Not home alone this festive season

Words by:
Kate Chapman
Featured in:
January 2018

Christmas and the festive season is undoubtedly a time for celebrating with family and friends, but for some people it can be one of the loneliest times of the year.
Determined to make a difference in their community, one north Lincolnshire family has set up a charity that provides Christmas Day lunch and other events for people who would otherwise be alone.

About to celebrate its fourth year, Not Home Alone is supported by a team of more than thirty volunteers plus other businesses, community groups and individuals, who help bring some of the loneliest people across the greater Grimsby area together to make friendships and happy memories.

Nina Stobart, who founded the charity with her husband John, mum Wendy Nielsen, and brother Guy Bryant, is delighted they are able to support and help others at this special time of year.

“There are a lot of older people on their own, who live on their own, who do not have anyone at all,” says Nina.

“At Christmas everything is centred around family; all the television shows, adverts and films are all family orientated, and this can make people feel lonelier than normal.

“All the shops close, there’s not even anywhere you can go and have a cup of coffee, for many people it’s just them and their four walls.

“We, as no doubt many others do, read the stories in the press about loneliness and senior citizens and each year we used to say wouldn’t it be nice if there was a way we could invite someone into our family to enjoy Christmas with us, but that’s where it usually ended.

“In 2014, after a lot of hard work and the most unbelievable support from the local community we managed to fundraise and cover the cost to pick up, entertain and cook for fifty guests, who otherwise would have been alone.

“The reaction we got from these people, and our amazing supporters and volunteers has been wonderful.”

As well as their own discussions about helping others at Christmas, a chance meeting with an elderly lady in a car park sparked the decision for Nina and her family to act on their discussions.

“My husband got talking to a lady who happened to say she didn’t want to spend another Christmas on her own – he ended up giving her a lift home, chatting to her and continued to visit her.

“She lived in a nice area, but hadn’t got any family and didn’t know her neighbours. Her stories about the war were amazing. She only lived within a mile of us,” recalls Nina, who works in the communications and PR department at Hull Refinery.

“All she wanted was a little bit of time – a cup of tea and a chat – all of which costs nothing.

“We talked about it for ages and then decided we would organise a lunch for senior citizens who would be spending Christmas Day on their own.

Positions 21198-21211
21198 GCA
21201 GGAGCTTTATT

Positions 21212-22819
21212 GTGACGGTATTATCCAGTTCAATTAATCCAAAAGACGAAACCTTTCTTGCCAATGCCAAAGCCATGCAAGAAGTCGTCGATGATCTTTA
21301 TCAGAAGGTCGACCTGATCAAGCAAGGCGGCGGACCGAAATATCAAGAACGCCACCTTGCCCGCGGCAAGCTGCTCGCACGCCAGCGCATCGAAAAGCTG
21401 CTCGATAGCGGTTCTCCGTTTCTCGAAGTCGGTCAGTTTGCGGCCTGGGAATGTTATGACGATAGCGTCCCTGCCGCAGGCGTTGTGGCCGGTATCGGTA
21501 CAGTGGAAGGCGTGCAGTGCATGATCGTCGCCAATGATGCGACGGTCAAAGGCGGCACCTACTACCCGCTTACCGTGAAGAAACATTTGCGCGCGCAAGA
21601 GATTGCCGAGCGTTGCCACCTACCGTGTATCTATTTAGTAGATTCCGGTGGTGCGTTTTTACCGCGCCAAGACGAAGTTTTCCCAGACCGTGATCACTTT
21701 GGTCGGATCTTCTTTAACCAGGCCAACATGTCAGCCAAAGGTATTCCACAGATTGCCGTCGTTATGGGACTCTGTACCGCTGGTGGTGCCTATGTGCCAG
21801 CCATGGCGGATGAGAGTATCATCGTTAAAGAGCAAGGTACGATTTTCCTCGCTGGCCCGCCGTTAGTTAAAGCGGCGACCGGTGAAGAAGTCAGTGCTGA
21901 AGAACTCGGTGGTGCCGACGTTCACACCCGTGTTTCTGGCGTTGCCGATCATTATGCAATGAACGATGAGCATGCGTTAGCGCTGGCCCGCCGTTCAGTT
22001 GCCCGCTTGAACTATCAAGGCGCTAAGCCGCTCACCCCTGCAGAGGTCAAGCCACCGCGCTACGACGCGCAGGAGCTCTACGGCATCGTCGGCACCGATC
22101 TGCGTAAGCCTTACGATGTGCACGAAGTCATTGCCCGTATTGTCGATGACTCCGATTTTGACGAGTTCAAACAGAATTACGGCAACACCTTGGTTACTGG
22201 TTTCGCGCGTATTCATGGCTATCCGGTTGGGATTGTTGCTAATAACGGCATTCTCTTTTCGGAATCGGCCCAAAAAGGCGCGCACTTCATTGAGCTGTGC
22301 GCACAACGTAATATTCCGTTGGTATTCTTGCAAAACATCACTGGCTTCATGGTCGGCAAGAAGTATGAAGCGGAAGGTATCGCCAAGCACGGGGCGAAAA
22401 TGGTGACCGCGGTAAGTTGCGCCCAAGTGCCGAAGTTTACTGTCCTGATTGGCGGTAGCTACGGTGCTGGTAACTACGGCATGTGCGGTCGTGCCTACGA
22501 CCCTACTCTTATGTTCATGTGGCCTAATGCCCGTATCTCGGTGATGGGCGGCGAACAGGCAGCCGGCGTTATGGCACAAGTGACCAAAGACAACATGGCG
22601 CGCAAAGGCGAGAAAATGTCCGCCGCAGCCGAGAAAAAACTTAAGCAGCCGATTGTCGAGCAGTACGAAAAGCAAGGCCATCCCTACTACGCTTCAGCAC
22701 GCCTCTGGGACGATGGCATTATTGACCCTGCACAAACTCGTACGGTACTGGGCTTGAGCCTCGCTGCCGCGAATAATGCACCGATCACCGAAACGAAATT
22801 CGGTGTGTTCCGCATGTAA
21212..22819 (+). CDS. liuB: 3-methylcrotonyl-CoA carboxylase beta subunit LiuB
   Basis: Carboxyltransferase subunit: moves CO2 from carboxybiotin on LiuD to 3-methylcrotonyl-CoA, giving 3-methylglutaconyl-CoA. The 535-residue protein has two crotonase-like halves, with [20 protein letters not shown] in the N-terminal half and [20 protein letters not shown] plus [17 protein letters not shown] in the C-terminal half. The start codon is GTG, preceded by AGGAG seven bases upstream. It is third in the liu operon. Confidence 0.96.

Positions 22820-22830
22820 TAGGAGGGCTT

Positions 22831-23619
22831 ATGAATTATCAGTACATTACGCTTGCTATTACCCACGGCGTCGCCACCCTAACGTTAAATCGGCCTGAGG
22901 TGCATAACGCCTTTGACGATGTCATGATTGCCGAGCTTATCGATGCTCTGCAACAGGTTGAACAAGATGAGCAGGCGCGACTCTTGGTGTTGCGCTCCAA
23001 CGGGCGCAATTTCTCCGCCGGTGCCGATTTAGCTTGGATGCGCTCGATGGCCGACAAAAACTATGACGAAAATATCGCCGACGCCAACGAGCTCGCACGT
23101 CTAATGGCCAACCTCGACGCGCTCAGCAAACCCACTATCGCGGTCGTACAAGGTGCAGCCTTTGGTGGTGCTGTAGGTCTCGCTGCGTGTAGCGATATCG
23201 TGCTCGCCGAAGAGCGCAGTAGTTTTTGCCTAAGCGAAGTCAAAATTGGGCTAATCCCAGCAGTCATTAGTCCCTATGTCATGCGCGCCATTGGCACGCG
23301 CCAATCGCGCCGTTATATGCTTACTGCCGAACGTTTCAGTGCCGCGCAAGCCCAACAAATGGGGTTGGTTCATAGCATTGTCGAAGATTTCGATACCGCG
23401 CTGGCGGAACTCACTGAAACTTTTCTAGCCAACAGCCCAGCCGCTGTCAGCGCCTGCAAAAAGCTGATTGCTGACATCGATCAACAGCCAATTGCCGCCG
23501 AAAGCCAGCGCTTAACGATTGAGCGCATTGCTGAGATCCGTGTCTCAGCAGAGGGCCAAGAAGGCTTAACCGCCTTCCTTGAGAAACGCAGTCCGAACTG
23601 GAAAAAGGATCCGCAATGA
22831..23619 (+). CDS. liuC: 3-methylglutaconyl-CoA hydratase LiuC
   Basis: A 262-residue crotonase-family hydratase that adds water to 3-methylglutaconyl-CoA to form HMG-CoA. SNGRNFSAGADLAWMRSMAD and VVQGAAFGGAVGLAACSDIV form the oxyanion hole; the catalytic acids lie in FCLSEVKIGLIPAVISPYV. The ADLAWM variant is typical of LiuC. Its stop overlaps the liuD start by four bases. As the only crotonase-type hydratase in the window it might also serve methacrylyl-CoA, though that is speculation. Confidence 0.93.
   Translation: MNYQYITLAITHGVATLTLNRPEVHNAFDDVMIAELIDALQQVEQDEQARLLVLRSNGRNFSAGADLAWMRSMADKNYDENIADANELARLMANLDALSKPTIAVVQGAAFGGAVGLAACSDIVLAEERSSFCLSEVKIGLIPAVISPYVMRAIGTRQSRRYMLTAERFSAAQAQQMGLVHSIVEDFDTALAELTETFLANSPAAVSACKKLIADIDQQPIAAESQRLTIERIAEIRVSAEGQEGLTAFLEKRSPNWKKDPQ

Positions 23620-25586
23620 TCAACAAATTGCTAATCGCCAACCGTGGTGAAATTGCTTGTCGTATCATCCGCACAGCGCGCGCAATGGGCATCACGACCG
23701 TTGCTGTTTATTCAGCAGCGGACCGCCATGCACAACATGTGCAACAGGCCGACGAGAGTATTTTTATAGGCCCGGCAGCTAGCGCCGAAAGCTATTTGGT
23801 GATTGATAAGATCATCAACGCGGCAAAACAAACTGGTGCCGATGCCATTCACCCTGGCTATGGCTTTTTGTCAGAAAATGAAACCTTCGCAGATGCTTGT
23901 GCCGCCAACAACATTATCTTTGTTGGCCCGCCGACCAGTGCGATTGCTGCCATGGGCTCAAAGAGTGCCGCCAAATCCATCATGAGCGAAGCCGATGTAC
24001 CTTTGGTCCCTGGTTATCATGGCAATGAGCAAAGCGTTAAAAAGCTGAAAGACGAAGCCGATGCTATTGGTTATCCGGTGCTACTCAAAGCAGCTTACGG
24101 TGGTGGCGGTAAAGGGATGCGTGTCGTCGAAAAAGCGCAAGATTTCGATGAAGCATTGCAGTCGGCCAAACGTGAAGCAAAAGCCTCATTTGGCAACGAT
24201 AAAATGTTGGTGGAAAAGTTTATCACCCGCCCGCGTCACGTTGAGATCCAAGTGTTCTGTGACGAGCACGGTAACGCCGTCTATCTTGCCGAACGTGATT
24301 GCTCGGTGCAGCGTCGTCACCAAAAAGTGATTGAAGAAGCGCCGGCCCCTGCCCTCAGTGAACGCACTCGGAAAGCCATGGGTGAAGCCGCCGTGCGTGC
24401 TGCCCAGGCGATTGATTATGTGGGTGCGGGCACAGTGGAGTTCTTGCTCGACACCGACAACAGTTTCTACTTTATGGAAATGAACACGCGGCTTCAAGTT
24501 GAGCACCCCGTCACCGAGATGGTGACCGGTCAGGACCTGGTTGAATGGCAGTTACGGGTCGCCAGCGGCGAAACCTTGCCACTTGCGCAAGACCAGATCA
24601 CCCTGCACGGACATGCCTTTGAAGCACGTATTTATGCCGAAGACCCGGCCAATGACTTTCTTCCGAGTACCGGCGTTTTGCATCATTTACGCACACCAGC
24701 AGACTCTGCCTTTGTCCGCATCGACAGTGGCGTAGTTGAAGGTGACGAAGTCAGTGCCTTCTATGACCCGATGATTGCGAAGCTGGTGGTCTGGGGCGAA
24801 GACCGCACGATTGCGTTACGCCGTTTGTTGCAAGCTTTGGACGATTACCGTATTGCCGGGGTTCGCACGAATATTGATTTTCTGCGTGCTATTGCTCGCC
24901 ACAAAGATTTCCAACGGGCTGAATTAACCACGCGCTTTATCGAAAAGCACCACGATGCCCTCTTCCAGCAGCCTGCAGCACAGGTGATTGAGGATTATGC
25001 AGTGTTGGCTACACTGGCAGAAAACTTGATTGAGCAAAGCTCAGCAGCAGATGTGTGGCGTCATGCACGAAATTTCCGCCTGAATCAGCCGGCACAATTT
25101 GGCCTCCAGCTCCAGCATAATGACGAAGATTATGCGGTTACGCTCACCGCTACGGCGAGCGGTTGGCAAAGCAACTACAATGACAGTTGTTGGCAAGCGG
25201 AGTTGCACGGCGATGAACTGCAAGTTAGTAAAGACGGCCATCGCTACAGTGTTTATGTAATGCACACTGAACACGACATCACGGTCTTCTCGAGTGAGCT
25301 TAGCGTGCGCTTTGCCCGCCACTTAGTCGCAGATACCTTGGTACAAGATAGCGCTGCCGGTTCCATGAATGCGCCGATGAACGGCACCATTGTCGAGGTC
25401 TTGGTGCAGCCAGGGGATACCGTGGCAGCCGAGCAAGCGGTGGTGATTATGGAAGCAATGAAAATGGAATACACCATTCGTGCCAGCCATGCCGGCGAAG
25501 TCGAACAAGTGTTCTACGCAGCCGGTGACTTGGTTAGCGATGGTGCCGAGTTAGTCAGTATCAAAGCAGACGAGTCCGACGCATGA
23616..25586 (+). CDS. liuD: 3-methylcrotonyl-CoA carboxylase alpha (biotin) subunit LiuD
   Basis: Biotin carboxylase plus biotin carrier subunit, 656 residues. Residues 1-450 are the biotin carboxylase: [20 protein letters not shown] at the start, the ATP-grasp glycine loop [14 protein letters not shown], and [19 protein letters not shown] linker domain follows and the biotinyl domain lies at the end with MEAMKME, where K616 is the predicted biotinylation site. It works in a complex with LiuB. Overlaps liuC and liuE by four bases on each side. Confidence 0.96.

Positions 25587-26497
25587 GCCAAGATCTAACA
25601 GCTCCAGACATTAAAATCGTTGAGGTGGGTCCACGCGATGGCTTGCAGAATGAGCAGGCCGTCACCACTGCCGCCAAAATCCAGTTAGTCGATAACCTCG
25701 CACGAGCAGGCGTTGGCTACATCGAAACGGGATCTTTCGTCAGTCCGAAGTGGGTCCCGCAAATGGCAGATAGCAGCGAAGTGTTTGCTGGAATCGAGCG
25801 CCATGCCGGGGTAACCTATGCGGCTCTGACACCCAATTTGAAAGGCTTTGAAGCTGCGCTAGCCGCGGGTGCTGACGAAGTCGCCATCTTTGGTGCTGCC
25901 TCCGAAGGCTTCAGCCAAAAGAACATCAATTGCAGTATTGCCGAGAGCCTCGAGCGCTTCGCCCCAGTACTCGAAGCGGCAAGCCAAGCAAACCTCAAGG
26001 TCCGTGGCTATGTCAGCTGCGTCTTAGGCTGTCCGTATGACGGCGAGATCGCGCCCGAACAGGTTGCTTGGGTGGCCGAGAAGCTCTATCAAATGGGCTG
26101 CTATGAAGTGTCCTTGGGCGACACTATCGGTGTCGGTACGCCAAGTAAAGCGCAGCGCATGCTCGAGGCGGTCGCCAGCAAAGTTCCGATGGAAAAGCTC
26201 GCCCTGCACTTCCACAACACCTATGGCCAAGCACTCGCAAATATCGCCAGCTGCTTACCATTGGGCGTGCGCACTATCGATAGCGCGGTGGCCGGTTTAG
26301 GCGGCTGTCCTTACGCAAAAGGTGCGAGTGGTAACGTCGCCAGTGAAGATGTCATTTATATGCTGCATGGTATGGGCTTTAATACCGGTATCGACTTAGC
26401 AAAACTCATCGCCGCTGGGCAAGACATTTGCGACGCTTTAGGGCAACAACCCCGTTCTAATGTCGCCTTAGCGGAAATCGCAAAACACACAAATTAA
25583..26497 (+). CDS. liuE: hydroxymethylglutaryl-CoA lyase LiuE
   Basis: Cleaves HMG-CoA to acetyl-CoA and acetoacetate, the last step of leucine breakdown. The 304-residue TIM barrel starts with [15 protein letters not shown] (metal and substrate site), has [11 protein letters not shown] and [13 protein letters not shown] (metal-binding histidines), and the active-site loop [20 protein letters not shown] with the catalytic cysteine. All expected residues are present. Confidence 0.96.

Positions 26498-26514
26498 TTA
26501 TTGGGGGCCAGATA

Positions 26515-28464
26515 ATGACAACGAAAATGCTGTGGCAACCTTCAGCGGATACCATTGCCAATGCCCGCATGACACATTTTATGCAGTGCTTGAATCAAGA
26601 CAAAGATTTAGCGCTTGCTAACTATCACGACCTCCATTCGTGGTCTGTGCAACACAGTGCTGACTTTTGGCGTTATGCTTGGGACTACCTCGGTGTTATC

“We started by looking for a venue, but had no idea how many people there would be, and no idea how to reach out to them.

“True to the Christmas story there was no room at the inn, we couldn’t find anywhere to host the lunch and then the owner of Miller’s Indian Restaurant, in Waltham, contacted us to say they’d love to help.”

With the venue sorted, Nina and her fellow volunteers set about finding guests who might benefit from and enjoy their lunch by putting up posters to spread the word. It wasn’t long before the phones were ringing and they had fifty bookings.

“We put our Christmas shopping list on Facebook and absolutely everything was donated by individuals and local businesses, from the turkeys to the mince pies.

“Everyone was so generous – we had messages to say people had paid for sausages and that we just had to collect them from the butcher. Absolutely everything was donated.

“And then we discovered the restaurant didn’t have any ovens – so the turkeys were de-boned and cooked at my house, and carried over. We had the best roast potatoes cooked in the onion bhaji fryer too!” recalls Nina.

Guests were picked up by volunteers using buses donated by Grimsby charity Dial-A-Ride, which has vehicles to help people get out, plus accessible transport for wheelchair users.

As well as providing Christmas lunch, the charity also put together a shoebox of gifts for each guest, while extra donations were distributed across the wider area.

The event was a huge success and as a result the volunteers began organising others including fish and chip lunches and afternoon teas, while last year Not Home Alone became a registered charity.

“Lots of local groups do fundraising for us, they hold events like cake sales, with everything raised going into helping our guests,” says Nina.

“We have between eighty and 100 people at each of our events – it’s a military operation picking people up, but some of them do not get out of the house otherwise, which still makes us think we’re not doing enough.

“One of the first events we did, we had a singer, so we asked if anyone wanted to dance; there was one gentleman who loved dancing, and used to go to the tea dances with his wife – but had not done so since losing her twenty-seven years ago.

“Dancing brought back good memories for him – there’s also the physical aspect of holding somebody while you are doing it too.”

The Christmas Day lunch is now held at Best Western Oaklands Hall Hotel, on the outskirts of Grimsby, where staff give up their time to help prepare the meal before attending to their own guests.

Nina says that none of the charity’s wonderful work would happen without its volunteers, who come from all walks of life, many of whom have been helping since the venture first started in 2014.

“This is the most amazing thing to do – but it couldn’t be done without the support of our volunteers,” she added.

“We are completely humbled by the support that we have received and it is an honour to make a difference to people’s lives, making friendships and memories.”

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